After years of inactivity, construction to create a six-lane toll road on Hwy. 249 could begin within two years. In October 2010, Hwy. 249 was left off the Houston-Galveston Area Council’s 2035 regional transportation plan, which lists the metropolitan planning organization’s priority projects, in large part because of a lack of state transportation funding.

However, thanks to state legislation passed in April 2011, collaboration between Harris and Montgomery counties and a newly formed coalition, significant steps are being taken to move the project forward.

“There have been several meetings with [Harris County] Commissioner [Jack] Cagle, representatives from Harris County Toll Road Authority and TxDOT, and we’re in the process of beginning negotiations to create a joint effort to construct main lanes from Spring Cypress to FM 1774,” said Craig Doyal, Montgomery Precinct 2 commissioner. “We all want to see the project done.”

Doyal said he plans to has put an item on the Jan. 23 commissioner’s court meeting to get authorization for the Montgomery County Toll Road Authority to begin negotiations with Harris County and TxDOT.

“We are of one mind that the well-managed development of Hwy. 249 is critical to the entire region,” Harris County Precinct 4 Commissioner Jack Cagle said. “Montgomery County’s plans mesh well with our needs to address growth in Harris County and get people into, out of and through the area safely and quickly.”

Transportation legislation

In April 2011, state legislators passed House Bill 2255 and Senate Bill 1420 to allow TxDOT to enter into public-private partnerships to complete a number of road projects, including Hwy. 249, Hwy. 290 and the Grand Parkway.

Rep. Allen Fletcher, R-Houston, who sat on the transportation committee, advocated to include Hwy. 249 on the bill.

“I was not willing to let them take 249 off the bill,” Fletcher said. “It’s such an important corridor and will be an economic driver for the state.”

The legislation does two things. First, it allows TxDOT to take back primacy, or rights to develop, on roads owned by the county—both Hwy. 249 and the Grand Parkway are county-owned roads. Second, it allows TxDOT to enter into public-private partnerships—also called comprehensive development agreements—with a developer to help finance, design, construct, operate and maintain the project.

Through SB 1420, TxDOT stepped up to take primacy of the Grand Parkway, which frees up county funding for Hwy. 249, according to Fletcher.

“I think it’s going to be a compilation of county and state money,” he said. “I’m going to make sure TxDOT helps us where we have a shortfall.”

Private developers might also be sought to make additional investments, according to Fletcher.

Next steps

After the MCTRA is enabled to begin negotiations with HCTRA, the next step would be to complete traffic and revenue studies to ensure the project is financially viable. Doyal said he expects the project of creating main lanes from Spring Cypress to FM 1774 to cost approximately $250 million to $300 million. Toll fees would provide the counties, and any other investors, with return on their investment with potential to fund extensions on to the west, he said.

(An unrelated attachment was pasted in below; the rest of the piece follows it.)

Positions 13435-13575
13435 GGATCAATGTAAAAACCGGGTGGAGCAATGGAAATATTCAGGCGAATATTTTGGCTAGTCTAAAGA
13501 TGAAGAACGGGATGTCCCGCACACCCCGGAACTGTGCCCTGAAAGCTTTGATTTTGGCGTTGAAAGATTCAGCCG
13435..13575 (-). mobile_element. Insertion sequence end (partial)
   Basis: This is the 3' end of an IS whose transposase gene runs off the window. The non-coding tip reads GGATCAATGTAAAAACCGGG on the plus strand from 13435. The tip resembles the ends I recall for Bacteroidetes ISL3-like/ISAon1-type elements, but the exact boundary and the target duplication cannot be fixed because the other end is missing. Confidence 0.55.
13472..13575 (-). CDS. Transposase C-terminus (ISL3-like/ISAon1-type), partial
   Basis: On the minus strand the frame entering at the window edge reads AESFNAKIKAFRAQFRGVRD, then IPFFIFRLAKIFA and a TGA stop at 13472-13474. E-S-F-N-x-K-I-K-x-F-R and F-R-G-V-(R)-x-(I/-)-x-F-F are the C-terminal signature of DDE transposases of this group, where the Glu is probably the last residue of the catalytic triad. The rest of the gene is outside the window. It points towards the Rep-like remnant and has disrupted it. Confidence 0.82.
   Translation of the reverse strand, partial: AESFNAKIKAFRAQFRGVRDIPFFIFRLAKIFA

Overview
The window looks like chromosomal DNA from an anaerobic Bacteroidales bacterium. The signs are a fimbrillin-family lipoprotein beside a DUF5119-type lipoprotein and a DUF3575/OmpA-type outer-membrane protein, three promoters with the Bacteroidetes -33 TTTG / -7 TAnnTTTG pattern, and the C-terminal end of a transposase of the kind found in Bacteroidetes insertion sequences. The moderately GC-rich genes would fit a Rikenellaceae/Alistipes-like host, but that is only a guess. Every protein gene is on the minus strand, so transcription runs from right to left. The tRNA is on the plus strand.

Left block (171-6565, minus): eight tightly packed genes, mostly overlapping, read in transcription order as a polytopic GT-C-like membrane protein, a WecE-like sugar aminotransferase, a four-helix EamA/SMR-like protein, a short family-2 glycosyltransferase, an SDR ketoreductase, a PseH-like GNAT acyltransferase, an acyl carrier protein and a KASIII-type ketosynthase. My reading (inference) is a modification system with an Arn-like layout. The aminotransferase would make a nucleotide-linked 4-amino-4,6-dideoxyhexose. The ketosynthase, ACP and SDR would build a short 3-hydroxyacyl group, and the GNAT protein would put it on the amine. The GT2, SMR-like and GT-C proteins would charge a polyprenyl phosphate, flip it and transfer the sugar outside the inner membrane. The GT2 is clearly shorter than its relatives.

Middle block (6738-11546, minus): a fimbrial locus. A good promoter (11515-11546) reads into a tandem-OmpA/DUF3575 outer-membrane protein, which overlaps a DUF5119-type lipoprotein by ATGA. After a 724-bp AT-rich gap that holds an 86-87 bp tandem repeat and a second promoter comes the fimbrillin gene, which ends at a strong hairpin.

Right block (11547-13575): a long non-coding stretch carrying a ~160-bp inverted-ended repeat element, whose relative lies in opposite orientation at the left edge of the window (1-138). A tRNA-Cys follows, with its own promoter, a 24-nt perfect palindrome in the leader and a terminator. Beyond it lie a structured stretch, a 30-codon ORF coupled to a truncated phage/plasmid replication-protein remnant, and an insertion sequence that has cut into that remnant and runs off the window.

While existing plans from TxDOT for Hwy. 249 call for constructing six tolled main lanes, funding will dictate how many lanes will be built, according to Doyal. The segment has already been environmentally cleared by the state, but the report will need to be updated.

Once funding is finalized, the project can get back on H-GAC’s transportation improvement plan, which is updated annually.

“It’s a six to seven month process—it has to get back on the formal plan [for the project] to move forward,” Tomball City Manager George Shackelford said.

Fletcher said he expects the project to be funded this year and construction to start within the next two years.

“I’m totally convinced that we have the right people working on this,” Fletcher said. “I will continue to be a part of the discussion and attend meetings and put my two cents in.”

Coalition and collaboration

More than 70 people attended the first meeting of the Hwy. 249 coalition Nov. 3, including civic, business and government leaders from Houston, Tomball, Magnolia, Navasota and Harris and Montgomery counties, according to Tomball Chamber mobility committee chair John Fishero.

An official name for the coalition, which would broaden the scope beyond the Tomball area, has yet to be determined, though the name Harris-Brazos Valley Partnership has been considered.

“This is more than just a road—it’s about the economic development of the area and tying the whole area together,” Fishero said.

Since the initial meeting, an interim board has been formed with three members from Tomball, Montgomery County and Navasota, including Navasota City Manager Brad Stafford.

“Our interest is that it would be a direct link between northwest Houston and Navasota,” Stafford said. “It would open the city up in two directions—people heading to A&M events and a better connection to the Port [of Houston].”

A long-term goal for the coalition is to see Hwy. 249 connect to Hwy. 6 all the way through Bryan-College Station, according to Fishero.

“There’s a lot of potential for synergy to connect the whole Texas A&M complex and the technology there with resources in the greater Houston area, such as the Port of Houston and Bush Intercontinental Airport,” Fishero said. “We want to get leaders from the entire region involved, because it’s not just about us.”


 
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